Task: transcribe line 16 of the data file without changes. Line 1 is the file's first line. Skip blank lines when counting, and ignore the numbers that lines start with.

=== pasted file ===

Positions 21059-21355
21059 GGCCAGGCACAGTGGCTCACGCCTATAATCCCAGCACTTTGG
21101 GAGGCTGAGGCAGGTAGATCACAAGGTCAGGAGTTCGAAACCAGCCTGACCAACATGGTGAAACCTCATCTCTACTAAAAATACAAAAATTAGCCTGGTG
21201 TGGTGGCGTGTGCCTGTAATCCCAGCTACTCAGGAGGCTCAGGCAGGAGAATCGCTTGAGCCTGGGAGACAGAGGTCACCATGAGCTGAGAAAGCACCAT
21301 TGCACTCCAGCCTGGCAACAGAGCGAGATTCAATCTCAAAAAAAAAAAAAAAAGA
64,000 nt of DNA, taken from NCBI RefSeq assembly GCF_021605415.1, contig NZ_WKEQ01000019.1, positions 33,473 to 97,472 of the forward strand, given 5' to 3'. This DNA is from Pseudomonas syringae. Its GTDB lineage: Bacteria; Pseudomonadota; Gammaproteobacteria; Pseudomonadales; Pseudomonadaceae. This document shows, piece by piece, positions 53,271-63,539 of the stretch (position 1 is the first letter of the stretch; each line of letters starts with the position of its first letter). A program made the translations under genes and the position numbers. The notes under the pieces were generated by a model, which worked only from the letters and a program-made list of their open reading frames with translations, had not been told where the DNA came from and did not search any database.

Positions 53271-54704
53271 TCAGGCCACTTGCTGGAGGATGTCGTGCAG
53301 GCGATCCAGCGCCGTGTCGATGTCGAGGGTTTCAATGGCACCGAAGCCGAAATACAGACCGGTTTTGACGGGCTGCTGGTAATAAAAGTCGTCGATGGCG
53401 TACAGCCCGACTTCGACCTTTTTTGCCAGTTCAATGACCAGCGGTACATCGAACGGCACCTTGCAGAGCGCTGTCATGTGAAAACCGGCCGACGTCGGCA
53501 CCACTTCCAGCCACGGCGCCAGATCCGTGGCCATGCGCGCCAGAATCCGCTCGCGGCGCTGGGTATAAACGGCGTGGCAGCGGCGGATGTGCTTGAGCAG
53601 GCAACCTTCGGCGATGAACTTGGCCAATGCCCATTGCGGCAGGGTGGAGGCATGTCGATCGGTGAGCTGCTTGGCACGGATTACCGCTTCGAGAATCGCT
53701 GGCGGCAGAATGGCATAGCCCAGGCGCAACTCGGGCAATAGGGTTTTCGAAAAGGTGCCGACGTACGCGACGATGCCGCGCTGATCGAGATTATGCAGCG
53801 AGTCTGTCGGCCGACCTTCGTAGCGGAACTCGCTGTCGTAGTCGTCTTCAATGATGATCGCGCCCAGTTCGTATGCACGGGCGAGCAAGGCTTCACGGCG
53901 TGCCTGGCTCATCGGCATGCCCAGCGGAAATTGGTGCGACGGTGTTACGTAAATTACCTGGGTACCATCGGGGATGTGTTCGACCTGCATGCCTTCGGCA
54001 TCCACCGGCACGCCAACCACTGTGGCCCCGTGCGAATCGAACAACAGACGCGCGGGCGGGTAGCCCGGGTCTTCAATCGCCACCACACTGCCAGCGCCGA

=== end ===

54001 TCCACCGGCACGCCAACCACTGTGGCCCCGTGCGAATCGAACAACAGACGCGCGGGCGGGTAGCCCGGGTCTTCAATCGCCACCACACTGCCAGCGCCGA